Well, TexMex, I have been running variations of this rc.firewall code since March/April 2005. It works, and has always worked, flawlessly. When I was a Slackware newbie, and very green about security, I ran my box without any form of firewall what-so-ever. Which was fine for about 3 months until I got home one day to find my hard drives trashed and command prompt barely functioning. We learn quickly in this game, don't we? So, that's the reason why this rc.firewall script initially came into being. Over the years it's been modified and changed, for multiple reasons, and has never let me down. So, yes, I guess you could say it has been tested _much_ and thoroughly.

I forgot to mention in my OP about putting an entry in crontab to make sure the firewall is active constantly. Here's my crontab line, which I simply added at the end of the hourly, daily, weekly, (etc) entries:

Code:
#
# Check that the rc.firewall is active every 10 minutes:
*/10 * * * * /etc/rc.d/rc.firewall start
I'm absolutely certain, beyond all doubt, when the settings are configured properly this rc.firewall script will perform it's duty perpetually and perfectly. I hope it impresses you, as much as it has gained my admiration over the years I've been running it. :>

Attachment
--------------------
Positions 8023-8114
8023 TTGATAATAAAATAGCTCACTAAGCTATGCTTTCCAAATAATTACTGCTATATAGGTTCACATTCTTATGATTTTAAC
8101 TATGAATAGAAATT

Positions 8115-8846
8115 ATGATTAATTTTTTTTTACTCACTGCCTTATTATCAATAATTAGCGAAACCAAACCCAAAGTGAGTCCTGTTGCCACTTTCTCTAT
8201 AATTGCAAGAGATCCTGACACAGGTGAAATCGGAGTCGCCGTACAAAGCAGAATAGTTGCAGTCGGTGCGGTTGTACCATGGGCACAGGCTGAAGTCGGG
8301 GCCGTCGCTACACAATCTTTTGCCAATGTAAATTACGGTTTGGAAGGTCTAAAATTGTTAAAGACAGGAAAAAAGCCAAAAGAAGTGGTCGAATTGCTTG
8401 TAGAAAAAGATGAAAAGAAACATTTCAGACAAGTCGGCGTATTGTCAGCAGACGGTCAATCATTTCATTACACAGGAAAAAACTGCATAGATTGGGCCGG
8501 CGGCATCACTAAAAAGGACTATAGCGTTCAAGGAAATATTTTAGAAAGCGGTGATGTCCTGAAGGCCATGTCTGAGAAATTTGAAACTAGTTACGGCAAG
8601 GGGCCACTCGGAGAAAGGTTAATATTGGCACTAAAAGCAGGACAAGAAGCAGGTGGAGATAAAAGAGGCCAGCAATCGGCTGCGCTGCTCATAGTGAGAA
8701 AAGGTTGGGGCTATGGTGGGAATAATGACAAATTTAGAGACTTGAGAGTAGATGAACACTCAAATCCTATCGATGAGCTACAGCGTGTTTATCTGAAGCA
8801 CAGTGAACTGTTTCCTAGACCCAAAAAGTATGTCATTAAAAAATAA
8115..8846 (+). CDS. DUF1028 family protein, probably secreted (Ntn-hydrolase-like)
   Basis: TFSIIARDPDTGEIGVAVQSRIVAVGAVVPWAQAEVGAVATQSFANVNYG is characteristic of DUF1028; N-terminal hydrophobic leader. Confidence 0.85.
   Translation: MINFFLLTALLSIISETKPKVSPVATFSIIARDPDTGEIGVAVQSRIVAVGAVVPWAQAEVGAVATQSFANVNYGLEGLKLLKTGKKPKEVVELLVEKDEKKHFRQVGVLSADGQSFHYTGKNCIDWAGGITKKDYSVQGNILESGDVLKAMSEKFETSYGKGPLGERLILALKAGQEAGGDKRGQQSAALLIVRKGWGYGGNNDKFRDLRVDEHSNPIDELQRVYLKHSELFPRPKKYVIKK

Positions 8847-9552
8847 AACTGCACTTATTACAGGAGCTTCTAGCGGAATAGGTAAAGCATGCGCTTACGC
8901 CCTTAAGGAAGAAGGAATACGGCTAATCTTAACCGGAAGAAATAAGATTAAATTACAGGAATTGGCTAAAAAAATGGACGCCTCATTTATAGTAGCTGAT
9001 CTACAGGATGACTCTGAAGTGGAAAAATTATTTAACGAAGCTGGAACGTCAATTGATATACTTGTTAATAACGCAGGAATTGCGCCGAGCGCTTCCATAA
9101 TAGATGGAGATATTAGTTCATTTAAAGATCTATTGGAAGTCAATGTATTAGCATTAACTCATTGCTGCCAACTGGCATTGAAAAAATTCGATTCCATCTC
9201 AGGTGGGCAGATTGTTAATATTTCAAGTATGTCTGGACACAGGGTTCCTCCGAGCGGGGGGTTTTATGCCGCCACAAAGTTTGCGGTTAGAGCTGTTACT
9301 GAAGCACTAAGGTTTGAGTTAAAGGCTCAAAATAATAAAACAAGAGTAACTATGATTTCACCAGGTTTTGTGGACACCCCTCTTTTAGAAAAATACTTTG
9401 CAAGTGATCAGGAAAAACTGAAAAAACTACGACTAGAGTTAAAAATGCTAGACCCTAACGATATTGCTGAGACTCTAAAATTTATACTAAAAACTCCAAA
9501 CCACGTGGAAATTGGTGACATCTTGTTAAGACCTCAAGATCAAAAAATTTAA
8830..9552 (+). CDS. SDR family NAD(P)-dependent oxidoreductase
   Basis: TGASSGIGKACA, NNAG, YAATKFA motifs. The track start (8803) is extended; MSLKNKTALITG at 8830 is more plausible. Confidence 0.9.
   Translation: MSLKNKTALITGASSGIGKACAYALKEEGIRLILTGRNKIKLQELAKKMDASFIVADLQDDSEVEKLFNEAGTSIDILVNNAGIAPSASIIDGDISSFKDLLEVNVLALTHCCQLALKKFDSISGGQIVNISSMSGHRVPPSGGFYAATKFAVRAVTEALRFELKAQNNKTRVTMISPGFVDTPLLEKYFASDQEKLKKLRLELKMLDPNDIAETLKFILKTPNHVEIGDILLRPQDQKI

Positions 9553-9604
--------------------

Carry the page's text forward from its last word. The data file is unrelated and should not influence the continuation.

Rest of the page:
Thanks, once again.
 
1 members found this post helpful.
Old 06-09-2011, 11:56 AM   #8
marnold
Member
 
Registered: Dec 2005
Distribution: Slackware64 14.1
Posts: 255

Rep: Reputation: 32
Thanks, Penthux! I was looking for something like this. Up to this point I've basically been relying on my router's firewall to block anything, but it hasn't had a firmware update in a long time and that's making me jumpy. It'll be interesting to see if anything gets logged. I assume that everything goes to syslog like normal, right? My scripting skillz leave a little something to be desired, so I'm not the best as deciphering what you wrote.

*Edit* After trying to ping my box from my laptop I discovered that, yes, they go to syslog.